Pope Benedict XVI baptizes one of 16 infants during a Mass in the Sistine Chapel at the Vatican Jan. 8. CNS photo/L'Osservatore Romano via Reuters

Pope baptizes 16 infants, says sacraments help parents raise kids right

By  Cindy Wooden, Catholic News Service
  • January 9, 2012

VATICAN CITY - Pope Benedict XVI baptized 16 infants and told their parents and godparents that prayer and the sacraments will give them the strength and guidance they need to promote a child's true well-being.

Presiding over the annual liturgy in the Sistine Chapel Jan. 8, the feast of the Baptism of the Lord, the Pope said the sacraments and putting one's trust in God through prayer offer "that light of truth" that illuminates the right path to take in their child's education and upbringing.

The Holy Spirit "enlightens the mind, warms the heart of the educator so that he will know how to pass on an awareness of Jesus and his love," he said in his homily.

Grounded in faith and in communion with God, parents and teachers will know how to be both "tender and strong, gentle and firm, be silent and speak at the right time, to scold and correct in the right way," he said.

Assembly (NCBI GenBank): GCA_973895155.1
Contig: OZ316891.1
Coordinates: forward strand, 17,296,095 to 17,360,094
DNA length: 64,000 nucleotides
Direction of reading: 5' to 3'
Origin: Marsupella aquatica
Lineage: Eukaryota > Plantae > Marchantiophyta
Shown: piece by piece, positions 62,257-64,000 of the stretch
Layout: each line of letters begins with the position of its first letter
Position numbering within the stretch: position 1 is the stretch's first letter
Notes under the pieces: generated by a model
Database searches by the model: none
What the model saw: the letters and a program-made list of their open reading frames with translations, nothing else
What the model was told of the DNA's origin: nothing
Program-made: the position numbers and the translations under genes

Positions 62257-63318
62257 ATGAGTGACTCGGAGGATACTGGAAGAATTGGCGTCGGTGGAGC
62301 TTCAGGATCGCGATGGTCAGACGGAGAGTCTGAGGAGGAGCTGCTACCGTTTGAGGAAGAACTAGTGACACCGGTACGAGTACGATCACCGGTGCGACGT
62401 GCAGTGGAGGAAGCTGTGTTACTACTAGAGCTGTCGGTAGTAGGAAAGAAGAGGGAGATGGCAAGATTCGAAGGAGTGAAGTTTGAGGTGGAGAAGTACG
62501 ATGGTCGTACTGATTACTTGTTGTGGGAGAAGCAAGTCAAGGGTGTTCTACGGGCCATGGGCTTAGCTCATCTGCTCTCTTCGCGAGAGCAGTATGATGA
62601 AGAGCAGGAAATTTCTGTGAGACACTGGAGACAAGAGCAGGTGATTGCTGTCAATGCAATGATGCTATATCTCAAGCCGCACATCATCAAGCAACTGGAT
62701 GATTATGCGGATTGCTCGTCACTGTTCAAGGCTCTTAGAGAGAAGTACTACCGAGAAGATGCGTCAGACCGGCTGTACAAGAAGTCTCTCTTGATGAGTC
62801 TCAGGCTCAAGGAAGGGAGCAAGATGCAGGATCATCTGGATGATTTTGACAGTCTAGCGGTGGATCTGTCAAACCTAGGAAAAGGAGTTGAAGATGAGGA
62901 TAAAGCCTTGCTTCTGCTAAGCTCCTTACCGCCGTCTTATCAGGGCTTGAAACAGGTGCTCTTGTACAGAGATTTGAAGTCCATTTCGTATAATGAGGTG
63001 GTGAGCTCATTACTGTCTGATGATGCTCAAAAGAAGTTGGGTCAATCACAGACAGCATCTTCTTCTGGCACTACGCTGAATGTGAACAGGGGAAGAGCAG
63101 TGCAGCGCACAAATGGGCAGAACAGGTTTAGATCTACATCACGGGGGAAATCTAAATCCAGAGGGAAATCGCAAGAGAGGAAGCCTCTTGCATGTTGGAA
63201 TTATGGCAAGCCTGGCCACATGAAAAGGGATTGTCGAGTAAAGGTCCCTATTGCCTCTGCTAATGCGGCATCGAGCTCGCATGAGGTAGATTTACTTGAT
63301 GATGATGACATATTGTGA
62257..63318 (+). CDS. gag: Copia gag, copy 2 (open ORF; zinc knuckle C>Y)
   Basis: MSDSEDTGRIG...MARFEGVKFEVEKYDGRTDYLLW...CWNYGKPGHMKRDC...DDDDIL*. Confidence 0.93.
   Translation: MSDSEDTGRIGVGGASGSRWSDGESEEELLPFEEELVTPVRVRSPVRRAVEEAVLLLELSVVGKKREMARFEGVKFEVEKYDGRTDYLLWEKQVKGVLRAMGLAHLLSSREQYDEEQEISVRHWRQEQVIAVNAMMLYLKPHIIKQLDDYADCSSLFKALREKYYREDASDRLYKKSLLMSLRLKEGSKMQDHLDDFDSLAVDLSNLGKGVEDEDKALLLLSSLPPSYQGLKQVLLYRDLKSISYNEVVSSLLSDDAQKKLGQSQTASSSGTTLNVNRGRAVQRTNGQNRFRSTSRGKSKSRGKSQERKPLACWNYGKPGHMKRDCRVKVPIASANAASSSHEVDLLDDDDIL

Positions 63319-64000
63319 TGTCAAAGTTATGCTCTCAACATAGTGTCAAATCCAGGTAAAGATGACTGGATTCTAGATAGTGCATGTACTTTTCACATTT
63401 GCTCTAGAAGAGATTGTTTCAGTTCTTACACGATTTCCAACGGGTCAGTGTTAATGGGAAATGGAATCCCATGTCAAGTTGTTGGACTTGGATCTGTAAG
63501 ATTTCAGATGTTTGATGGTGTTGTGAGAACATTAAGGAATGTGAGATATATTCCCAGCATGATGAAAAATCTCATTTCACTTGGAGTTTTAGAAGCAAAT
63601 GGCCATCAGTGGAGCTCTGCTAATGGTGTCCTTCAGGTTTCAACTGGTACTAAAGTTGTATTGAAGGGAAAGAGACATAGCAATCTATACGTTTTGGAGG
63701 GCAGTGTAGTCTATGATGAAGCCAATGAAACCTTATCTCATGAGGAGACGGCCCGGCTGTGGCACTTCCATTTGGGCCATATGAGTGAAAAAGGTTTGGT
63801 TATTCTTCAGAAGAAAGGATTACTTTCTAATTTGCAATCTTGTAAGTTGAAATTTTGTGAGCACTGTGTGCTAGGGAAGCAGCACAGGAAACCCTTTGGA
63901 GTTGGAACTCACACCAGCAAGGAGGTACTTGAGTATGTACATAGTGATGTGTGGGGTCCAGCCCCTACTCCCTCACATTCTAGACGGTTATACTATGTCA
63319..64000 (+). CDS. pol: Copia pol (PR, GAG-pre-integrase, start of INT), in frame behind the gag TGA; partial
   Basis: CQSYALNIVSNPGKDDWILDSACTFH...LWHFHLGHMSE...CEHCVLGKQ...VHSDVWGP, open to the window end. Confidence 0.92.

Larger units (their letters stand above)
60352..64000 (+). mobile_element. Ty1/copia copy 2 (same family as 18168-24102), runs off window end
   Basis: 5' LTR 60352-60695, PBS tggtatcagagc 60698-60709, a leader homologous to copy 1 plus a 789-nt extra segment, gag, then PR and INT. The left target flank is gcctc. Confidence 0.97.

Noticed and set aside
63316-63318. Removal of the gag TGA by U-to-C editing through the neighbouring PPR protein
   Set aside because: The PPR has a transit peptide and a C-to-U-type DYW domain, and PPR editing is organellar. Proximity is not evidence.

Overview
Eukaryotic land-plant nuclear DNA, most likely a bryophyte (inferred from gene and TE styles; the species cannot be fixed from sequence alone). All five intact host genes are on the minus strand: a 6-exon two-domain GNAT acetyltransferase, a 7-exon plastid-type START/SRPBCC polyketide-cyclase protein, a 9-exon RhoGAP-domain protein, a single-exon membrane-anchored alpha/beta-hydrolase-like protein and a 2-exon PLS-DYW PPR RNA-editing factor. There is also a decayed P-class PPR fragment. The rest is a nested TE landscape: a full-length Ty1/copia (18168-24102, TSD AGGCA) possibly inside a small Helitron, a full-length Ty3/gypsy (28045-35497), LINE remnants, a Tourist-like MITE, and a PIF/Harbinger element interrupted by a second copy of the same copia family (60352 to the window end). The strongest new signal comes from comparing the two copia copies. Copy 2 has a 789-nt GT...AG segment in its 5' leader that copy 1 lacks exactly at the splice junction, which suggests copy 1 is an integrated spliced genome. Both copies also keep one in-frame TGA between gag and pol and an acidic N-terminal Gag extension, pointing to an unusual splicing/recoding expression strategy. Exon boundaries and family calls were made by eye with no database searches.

The infants, 10 boys and six girls including a set of twins, were baptized by the Pope over a font that was supported by an ornately detailed bronze olive tree. One by one the parents suspended their babies over the font as the Pope poured water from a gilded shell.

The Pope recalled St. John the Baptist's baptism of the Lord in his homily and said a true teacher, like the saint, leads people to the truth -- to Christ -- and does not try to establish loyalty to himself.

"Parents are not the source, like we priests are also not the source" of salvation and the truth, he said. The sacraments and the word of God are the source of salvation and "we are rather like channels through which the lifeblood of God's love must pass," he said.

"Parents must give a lot" when raising their children, so if parents don't receive strength, support and knowledge from the true sources of salvation then they will be left empty and all dried up inside and no longer able to teach others, he said.

One of the intentions read during the prayers of the faithful was "for children who suffer from mistreatment, hunger and disease: May the Lord always call forth men and women able to kneel before them with tireless charity and tenacious hope."

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